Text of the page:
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NO GUTS, NO GLORY
E.M. Swift
September 06, 1982
Bull riding is the roughest, toughest rodeo event. Ask Don Gay, who's going for a record eighth title
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September 06, 1982

No Guts, No Glory

Bull riding is the roughest, toughest rodeo event. Ask Don Gay, who's going for a record eighth title

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THE SCHOOL

The short, well-built cowboy with the Howdy Doody smile is doing the talking, words pouring out like milk from an overturned pail. Don Gay, 28, could have been a teacher, a preacher or a salesman had he not become the bull rider who has won seven world championships in the past eight years, and the image of the cowboy as a taciturn loner is only one of many stereotypes he destroys. He is teaching now at his two-day bull-riding school in Mesquite, Texas, his hometown, and 20 students shyly edge closer so as not to miss a word.

"Jim Shoulders used to say that all there is to bull riding is to put one leg on each side of the bull and make an ugly face for eight seconds," Gay tells them. "It's no more complicated than that. All you want to think about is squeeze and pull, squeeze and pull. Squeeze with your legs and pull on that rope."

Some of the words that follow are lost in the racket of the bulls, waiting, angry, in their chutes. The bells suspended from the bull ropes around their girths clang ominously. One bull kicks the wooden gate behind it with awful power; another slams its horns against the iron pipes of the chute as it tries to turn around. These are, primarily, young bulls, unaccustomed to being run in and out of the bucking chutes, and their nervousness is contagious.

It's shared by many of the young cowboys, who've never been on a full-grown bull before; their faces are taut with a combination of fear and transparent bravado. One face, only 17 years old, is freckled; one is hard; one is pockmarked: one is not taut, but jowly and loose with nothing but fear. The cowboys have come from as far away as Florida, Alabama and Tennessee. Some are high school champions; some are just starting out and have been told by their parents that if they're going to be so god-awful stupid as to ride bulls, they're damn well going to learn how to ride from the very best; at least one is here because he's not making any money rodeoing back home, and if there is one man who can teach him how to make some money riding bulls, it's Donnie Gay.

Gay climbs into one of the chutes and gently kneels on a black bull's back, supporting himself with a hand on either side. "Let him know you're coming first, then raise your butt up and ease yourself on him," he says. "They're real nervous. They're as scared as you are. If you accidentally spur him inside the chute, he'll jump and kick inside." For a moment the group hopes that Gay will go ahead and ride this one, but Gay, who rides more than 200 bulls a year at rodeos, makes it a rule not to put on any exhibitions, not even for his own school.

Gay hoists himself out of the chute and selects a student with some riding experience to go first. This rider, the one with the hard face, gets on a black bull as Gay has shown him, sitting far back toward the rump so that he has room to work with his rigging. He heats up the rosin on the bull rope by running his hand up and down the braided hemp, then lays his left hand against the bull's broad back, palm up. He's wearing a leather glove tied at the wrist with a thong, the palm caked with rosin, and the bull rope is tightened around his hand by one of the cowboys standing above the chute. When the rope is nearly as tight as the rider can bear, he makes a fist around the wrap, tucking his fingertips into the fist with his free hand, and pounds the fist closed.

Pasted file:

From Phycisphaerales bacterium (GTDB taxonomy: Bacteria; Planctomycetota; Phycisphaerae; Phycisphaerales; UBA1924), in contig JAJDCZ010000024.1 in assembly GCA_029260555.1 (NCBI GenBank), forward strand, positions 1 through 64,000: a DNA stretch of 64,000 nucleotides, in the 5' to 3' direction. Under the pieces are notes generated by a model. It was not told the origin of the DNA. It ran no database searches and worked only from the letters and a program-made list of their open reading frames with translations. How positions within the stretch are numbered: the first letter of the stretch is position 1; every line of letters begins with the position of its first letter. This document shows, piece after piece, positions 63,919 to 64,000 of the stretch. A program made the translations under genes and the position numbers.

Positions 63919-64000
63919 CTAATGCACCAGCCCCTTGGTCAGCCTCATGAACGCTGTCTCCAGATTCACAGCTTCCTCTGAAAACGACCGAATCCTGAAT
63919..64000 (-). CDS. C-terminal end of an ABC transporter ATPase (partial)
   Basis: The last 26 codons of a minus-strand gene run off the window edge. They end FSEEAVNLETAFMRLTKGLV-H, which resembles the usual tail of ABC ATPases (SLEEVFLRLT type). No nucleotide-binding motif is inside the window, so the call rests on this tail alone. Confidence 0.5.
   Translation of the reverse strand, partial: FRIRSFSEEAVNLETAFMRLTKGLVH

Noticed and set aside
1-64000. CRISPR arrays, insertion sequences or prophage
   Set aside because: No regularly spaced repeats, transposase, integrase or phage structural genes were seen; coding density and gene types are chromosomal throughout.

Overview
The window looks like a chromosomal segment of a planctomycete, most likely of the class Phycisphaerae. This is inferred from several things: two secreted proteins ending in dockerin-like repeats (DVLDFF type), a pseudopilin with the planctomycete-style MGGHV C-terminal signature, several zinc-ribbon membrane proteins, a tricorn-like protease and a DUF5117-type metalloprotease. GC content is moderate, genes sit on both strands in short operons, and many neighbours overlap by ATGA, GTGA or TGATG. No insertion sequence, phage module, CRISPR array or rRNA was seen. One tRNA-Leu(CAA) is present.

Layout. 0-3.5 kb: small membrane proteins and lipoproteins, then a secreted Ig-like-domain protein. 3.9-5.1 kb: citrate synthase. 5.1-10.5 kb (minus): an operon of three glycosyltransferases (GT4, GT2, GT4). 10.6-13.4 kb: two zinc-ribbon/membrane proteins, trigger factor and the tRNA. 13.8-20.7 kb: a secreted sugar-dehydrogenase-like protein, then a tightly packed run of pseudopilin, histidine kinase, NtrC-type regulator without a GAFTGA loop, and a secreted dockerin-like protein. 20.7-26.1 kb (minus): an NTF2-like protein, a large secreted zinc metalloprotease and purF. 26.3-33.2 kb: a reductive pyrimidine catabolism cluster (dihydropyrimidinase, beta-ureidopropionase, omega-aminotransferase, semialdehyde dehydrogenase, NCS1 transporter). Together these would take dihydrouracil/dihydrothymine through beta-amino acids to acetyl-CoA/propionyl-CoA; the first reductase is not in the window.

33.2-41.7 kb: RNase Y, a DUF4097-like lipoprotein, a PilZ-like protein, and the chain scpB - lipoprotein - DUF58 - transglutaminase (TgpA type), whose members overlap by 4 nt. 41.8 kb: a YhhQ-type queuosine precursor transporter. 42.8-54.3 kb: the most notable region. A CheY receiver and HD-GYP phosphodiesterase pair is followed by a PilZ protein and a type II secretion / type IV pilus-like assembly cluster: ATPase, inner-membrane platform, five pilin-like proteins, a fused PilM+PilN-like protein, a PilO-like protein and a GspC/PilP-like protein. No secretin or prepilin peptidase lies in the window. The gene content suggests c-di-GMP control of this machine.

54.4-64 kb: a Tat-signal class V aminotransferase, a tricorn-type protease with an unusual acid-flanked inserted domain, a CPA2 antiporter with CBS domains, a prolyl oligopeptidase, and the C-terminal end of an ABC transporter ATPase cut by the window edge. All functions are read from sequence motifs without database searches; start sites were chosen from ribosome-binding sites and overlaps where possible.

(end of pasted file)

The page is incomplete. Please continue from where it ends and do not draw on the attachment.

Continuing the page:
"After you get your wrap, hold on to that chute gate with your free hand; that's your escape," Gay tells him. The cowboy doesn't need to be told. Escape is very much on everyone's mind, including the bull's; the animal is furiously slamming its weight against the side of the chute. His breathing sounds like a working bellows.

Everything is set, and the cowboy moves up over the bull so he's nearly sitting on his hand. He pulls his hat down. "O.K.!" he yells. The bull, startled by the sound of the cowboy's voice, looks back. As a result, when the gate on one side of the bull swings open, the bull sort of backs out, nearly scraping the rider off against the gatepost. The cowboy stays with it until Gay yells at him to bail out, which he does properly by jumping off "into" his hand—to the left for a rider holding the rope with his left hand. This prevents the hand from getting hung up in the bull rope—the greatest fear for a bull rider, because unlike a bucking horse, a bull will attack a man if given a chance. The cowboy returns to the group, hoping for praise, but Gay merely tells him, "Don't say 'O.K.' in there. Just nod when you're ready to ride."

Much of what Gay tells the students this first morning is concerned with safety, tricks to stay out of trouble and tricks to escape when, inevitably, you have to. That in itself is worth 10 times the $200 the students have paid to be here. For example: Never jump off a bull that has come to a halt; he'll turn around and gore you before you hit the ground. If you do hang up in the bull rope, stay on your feet and as close to the bull as you can get; if you try to pull away, the bull will jerk you off your feet and try to trample you.

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